But that's not even the worst part of this premiere. No, that honor goes to the sudden and mysterious return of Taylor and Michael Stappord with their new daughter. It appears the show has learned nothing from the second season. In fact, the show is only doubling down on the crazy but mysterious and alluring kid construct. It didn't work last season with the shooter. And now, the show is attempting to build an entirely new mystery around this little girl and the mystery of where she came from and what the Stappords are being forced to do. It's completely ridiculousness. The show wants to take it seriously. They aren't allowed to be campy and funny because they have to be serious and introducing the season's new mystery. It's a mystery that doesn't work because there is nothing intriguing about it. Why should anyone care what the Stappord's are up to? Why should this little girl be important? Why can't the show just focus around the details of the regular characters' lives? Why does it need to have this whole mystery? Right now, it only seems to be effecting the secondary characters who return after taking last season off - plus newcomer Blanca (played by Naya Rivera and considering she's just a guest star I'm guessing she's not long for this world). Evelyn may be getting pulled into the story as well. But it's not a major concern for the four leads of the show. That's just the making of a very unfortunate main story for the season - on top of it just being utterly ridiculousness. It's just another sensationalized murder for a show where death is becoming more and more common and less emotional. This premiere does nothing to change the problems the show had in year two. Unfortunately, it just feels like more of the same.

Some more thoughts:
  • "Awakenings" was written by Marc Cherry & Brian Tanen and directed by David Warren.
  • Marisol and Carmen living together and figuring out what the next step in their lives should be has the potential to be interesting. Those character are suppose to be friends and by putting them in this situation they can now actually act like it. Also, has the show ever addressed why Marisol simply doesn't go back to the job she had before she went undercover as a maid?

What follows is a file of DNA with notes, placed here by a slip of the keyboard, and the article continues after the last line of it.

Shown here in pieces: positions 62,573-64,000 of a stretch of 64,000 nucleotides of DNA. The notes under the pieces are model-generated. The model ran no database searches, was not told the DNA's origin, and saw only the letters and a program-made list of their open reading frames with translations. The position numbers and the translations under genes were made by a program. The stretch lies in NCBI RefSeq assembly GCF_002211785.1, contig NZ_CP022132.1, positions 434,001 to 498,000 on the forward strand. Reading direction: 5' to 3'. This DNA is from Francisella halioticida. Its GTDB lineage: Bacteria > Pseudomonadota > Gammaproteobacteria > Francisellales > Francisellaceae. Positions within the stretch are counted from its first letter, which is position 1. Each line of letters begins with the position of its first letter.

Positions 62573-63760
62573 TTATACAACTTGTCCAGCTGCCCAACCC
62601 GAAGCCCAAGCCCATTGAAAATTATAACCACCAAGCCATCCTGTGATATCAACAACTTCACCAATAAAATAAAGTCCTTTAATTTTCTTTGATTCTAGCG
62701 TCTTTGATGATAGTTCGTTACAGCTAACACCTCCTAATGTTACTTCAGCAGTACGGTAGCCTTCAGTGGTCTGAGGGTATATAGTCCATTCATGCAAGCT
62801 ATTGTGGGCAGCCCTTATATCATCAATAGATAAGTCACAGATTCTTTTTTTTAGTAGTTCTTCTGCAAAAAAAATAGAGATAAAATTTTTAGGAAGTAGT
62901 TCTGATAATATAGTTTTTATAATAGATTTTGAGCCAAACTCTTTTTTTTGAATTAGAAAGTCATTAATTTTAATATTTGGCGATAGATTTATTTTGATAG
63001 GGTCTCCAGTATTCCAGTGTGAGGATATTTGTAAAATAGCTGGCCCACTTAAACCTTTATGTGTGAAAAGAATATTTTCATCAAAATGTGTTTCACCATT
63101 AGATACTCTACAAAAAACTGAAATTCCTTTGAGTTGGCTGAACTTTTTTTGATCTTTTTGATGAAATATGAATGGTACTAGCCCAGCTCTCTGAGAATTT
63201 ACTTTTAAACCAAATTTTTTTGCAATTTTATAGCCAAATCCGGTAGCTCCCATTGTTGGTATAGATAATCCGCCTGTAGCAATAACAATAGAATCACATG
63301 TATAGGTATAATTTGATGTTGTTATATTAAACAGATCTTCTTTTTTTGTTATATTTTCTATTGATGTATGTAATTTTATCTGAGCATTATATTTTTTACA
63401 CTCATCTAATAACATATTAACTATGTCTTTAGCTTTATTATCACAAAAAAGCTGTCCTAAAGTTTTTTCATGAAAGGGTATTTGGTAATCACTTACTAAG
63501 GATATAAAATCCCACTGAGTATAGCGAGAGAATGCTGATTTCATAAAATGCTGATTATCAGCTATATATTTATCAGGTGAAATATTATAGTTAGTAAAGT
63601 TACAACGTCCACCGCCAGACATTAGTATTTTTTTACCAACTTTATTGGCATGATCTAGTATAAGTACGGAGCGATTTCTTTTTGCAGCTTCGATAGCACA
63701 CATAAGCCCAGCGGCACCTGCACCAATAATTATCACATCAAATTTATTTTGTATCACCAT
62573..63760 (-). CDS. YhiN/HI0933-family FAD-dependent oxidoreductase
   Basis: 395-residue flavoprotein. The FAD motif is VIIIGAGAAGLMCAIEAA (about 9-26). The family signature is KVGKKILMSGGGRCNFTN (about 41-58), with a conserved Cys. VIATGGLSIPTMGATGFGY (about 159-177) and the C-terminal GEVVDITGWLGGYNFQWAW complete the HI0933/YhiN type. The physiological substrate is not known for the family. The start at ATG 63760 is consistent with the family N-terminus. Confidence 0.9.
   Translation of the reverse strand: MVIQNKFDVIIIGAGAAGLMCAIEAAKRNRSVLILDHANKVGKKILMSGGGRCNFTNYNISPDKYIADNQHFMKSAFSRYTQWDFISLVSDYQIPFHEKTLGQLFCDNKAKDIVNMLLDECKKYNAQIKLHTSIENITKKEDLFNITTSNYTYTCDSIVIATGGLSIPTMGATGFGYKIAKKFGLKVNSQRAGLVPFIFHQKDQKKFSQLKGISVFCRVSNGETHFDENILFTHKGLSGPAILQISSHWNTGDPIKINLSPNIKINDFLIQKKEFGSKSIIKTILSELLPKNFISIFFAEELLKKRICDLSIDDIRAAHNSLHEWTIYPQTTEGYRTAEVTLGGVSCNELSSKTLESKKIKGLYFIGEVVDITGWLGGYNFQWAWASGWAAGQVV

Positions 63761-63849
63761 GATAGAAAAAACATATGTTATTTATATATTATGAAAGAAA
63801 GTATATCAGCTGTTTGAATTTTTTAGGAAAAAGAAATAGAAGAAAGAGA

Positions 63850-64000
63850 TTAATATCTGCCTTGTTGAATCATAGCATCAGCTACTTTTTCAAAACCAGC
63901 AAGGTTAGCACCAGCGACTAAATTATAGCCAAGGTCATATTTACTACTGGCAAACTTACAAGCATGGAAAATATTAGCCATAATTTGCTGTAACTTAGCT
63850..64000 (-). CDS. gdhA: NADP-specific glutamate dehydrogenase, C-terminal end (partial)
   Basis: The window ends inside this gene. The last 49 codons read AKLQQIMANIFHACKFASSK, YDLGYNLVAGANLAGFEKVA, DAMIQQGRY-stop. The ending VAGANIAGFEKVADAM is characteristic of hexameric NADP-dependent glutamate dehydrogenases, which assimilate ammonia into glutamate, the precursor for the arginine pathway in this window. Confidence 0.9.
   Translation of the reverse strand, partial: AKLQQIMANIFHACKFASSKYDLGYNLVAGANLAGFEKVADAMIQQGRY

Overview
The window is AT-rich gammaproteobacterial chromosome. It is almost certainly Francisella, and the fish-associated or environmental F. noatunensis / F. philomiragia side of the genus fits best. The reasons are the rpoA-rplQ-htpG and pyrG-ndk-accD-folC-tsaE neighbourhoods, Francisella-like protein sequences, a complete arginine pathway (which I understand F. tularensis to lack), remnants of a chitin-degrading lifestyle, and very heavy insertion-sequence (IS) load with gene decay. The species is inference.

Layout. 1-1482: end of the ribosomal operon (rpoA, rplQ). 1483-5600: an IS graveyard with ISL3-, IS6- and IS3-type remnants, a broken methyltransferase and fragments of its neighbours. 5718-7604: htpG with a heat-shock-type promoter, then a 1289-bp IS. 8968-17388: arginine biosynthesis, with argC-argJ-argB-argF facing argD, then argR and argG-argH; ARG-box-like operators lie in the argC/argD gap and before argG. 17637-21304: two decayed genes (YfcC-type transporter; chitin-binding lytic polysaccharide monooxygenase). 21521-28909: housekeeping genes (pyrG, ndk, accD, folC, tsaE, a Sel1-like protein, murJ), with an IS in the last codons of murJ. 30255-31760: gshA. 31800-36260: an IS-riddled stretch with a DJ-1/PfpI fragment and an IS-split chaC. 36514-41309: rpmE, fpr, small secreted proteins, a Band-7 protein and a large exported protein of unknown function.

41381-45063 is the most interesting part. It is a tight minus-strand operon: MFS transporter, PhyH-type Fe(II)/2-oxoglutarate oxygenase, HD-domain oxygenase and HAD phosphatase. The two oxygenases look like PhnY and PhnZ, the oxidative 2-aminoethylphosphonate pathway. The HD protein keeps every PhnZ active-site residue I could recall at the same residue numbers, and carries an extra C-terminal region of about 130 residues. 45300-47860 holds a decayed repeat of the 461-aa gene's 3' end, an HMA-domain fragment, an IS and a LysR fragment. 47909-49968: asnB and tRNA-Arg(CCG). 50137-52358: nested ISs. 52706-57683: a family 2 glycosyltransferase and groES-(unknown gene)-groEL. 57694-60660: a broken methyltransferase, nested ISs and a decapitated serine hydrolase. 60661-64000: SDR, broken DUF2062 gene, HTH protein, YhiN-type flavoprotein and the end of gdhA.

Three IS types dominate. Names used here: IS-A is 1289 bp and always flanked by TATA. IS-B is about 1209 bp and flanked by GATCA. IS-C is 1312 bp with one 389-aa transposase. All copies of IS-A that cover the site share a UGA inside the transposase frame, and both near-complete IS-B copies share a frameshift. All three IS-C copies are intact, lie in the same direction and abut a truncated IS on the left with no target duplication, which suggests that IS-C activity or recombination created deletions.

• Also, Zoila is the only one of the four leads who is still working as a maid, right? Marisol doesn't have to because of her book, Rosie has just gotten married, and Carmen was dependent on Sebastian and his money. Being a maid is what brought these women together. And now, it seems like the show is pulling away from that.
  • No mention at all of the "surprising" revelation that Rosie's first husband is still alive. Not much of a surprise considering what happens to her in the premiere - even though the story of Spence doing porn is just completely random and weird.
  • Adrian seeing a dominatrix regularly just isn't a story that should be happening. He and Evelyn are the two most delightfully campy characters. This story could work with them. I just don't want to see it.
  • In fact, I may actually be done with Devious Maids after this premiere. It just isn't as fun as it was back in that first season. The characters and the storytelling no longer intrigue or excite me. It's simply a collection of old and tired tropes trying to be presented in new ways but ultimately just coming across as the same.